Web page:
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09/11 Stoke 2nd Half

By: Tony Butcher
Date: 10/11/2002

NO changes in personnel were made by either team at half time, though Stoke did come out with an expensive cluster bomb in their collective backsides, for thy were more direct, pumping the ball upfront quickly, never letting the pace of the game drop.

Home > 2002-2003 Season > Reports > Stoke (a)

Stoke City 1 Grimsby Town 2
09 Nov 2002, Nationwide League Division 1

All of which seemed to disturb the Town players who had continued to stroll around nonchalantly. In the first couple of minutes of the second half Stoke kept flinging in crosses, and Town kept failing to clear (the story of a thousand conceded goals, eh?) After a couple of minutes a cross from their left was headed towards Coldicott on the edge of the area by Gallimore. Coldicott was a bit slow to react and Stoke retrieved possession. The ball went out to their left again, crossed again, Gallimore headed toward Coldicott again, Stoke got the ball back again, crossed again, cleared again, this time to their right. Crossed yet a-flippin’-gain! The ball was hung high and deep towards the far post where one of their larger foreigners lurked. Gavin mis-judged the flight of the ball and leapt backwards, about four yards out, with his hands flapping above his head. The referee immediately pointed to the penalty spot and, eventually, much to the annoyance of all locals, booked Gavin. Which was extremely fortunate for Town. Coyne did his usual leaping around waving frantically like a man on an airbed off the Fitties and leapt to his right. MOONEY’S right footed penalty went about a yard from the centre, on the right, under Coyne and in. Coyne raged towards the emerging moon in frustration, and we all knew what was coming.

And it did. Cross after cross, whack after whack, the rest of the game was played out directly in front of the Town fans. Town as an attacking force? Just the once, if you ignore Gavin’s header just wide from an Oster cross. You should, as the referee had already given a free kick for offside. Half way through the half a terrific Town counter attack should, really, have made life a little more relaxing for those Lincolnshire loafers present, or watching on CEEFAX. Town regained possession on the half way line on the right and Groves exchanged passes with someone, before tapping an absolutely perfect pass between their centre backs and left back.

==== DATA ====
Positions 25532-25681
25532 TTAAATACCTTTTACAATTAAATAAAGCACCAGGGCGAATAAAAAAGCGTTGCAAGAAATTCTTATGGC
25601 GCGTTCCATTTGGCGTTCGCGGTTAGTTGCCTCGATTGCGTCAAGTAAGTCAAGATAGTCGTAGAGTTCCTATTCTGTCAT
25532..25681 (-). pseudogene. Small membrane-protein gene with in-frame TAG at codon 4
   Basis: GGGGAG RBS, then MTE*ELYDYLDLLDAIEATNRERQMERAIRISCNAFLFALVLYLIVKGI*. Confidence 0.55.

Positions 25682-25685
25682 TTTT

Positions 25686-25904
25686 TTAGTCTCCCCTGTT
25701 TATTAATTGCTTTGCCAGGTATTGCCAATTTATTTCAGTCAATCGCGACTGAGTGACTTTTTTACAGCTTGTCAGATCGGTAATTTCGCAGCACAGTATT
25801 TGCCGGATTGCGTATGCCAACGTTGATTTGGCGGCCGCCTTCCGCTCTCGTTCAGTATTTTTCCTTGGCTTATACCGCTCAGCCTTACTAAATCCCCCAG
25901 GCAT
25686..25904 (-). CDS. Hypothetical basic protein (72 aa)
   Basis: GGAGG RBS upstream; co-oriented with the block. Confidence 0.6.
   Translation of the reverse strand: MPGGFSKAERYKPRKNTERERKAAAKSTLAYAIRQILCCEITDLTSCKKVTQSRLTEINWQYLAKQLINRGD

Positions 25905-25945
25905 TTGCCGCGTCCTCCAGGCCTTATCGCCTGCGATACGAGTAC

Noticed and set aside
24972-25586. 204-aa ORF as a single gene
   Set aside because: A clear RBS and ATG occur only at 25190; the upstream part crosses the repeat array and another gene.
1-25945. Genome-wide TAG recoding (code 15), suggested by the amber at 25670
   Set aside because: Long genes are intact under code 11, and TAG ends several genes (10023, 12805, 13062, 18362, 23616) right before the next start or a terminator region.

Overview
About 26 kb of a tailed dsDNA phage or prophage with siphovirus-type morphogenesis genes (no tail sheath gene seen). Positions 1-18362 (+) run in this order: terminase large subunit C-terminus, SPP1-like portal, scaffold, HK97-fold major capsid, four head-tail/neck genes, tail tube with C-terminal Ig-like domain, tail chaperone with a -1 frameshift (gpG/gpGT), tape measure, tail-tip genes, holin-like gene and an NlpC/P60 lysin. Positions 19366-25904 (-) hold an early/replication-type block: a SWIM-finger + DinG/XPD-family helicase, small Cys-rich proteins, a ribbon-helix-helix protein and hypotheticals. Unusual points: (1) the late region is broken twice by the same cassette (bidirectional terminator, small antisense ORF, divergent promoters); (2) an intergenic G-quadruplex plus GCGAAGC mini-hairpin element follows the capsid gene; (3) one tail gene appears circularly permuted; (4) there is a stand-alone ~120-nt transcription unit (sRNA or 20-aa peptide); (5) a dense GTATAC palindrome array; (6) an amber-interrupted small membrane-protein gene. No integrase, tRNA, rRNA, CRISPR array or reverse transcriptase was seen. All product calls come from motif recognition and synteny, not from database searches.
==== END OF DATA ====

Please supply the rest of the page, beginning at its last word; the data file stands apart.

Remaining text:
Gavinyellow card


Barnard83 mins


Clive Penton


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Oster sprinted away down the right. He was alone, behind the defence and sweeping towards nirvana. As the goalkeeper raced out Oster, from about a dozen yards out and a few yards wide of the goal, attempted to roll the ball under Cutler. The ball rebounded off Cutler’s shins and away towards the touchline. That, sirs, was Town’s attack during the second half. Never mind. Over and out.

The rest was just like a 3rd round FA Cup tie replay, with the lower division club tearing into the artful, though tender, big team with some manly, muscular football, all passion and little skill. Except for Hoekstra, who continued to glide past Ward like a schoolteacher showing an 8 year old how to play. Ward was barely a presence, such was the Dutchman’s dominance, forcing Campbell and, especially Coldicott, to double and triple up in support. Not that that made any difference either. Pressure, pressure, pressure, cross, cross, cross, corner, cross, corner, cross, pressure, pressure, pressure, miss, miss, miss, to translate Max Boyce into football. Just after they scored, a cross was cleared frenetically to the amazingly haired Thomas (a black man with vibrant red hair), 25 yards out on the centre right. His drive wobbled through a thicket of legs and Coyne clutched the ball to his chest as it began to drift away from him. Déjà vu a few minutes later saw a non-amazingly haired Stoke player wobble another wellied shot into the same part of Coyne’s anatomy, in the same part of the goal.

Gallimore heroically diverted a couple of dangerous crosses away from the near post, from just a couple of yards out, as bodies converged upon the same blade of grass. Gavin, too, made a desperate lunging swipe to stop a cross passing him. The blocks just meant corners. The corners just meant they filled the penalty area with taller men. Coyne was forced to leap around like a hyperactive powerball, punching and parrying crosses when surrounded by striped foes. Towards the end he was clattered by a defender and smelling salts were wafted under his nose, then Vaseline rubbed on his eyebrows. A vision of the future flashed before us of a semi-conscious ‘keeper being bombarded. Urggh.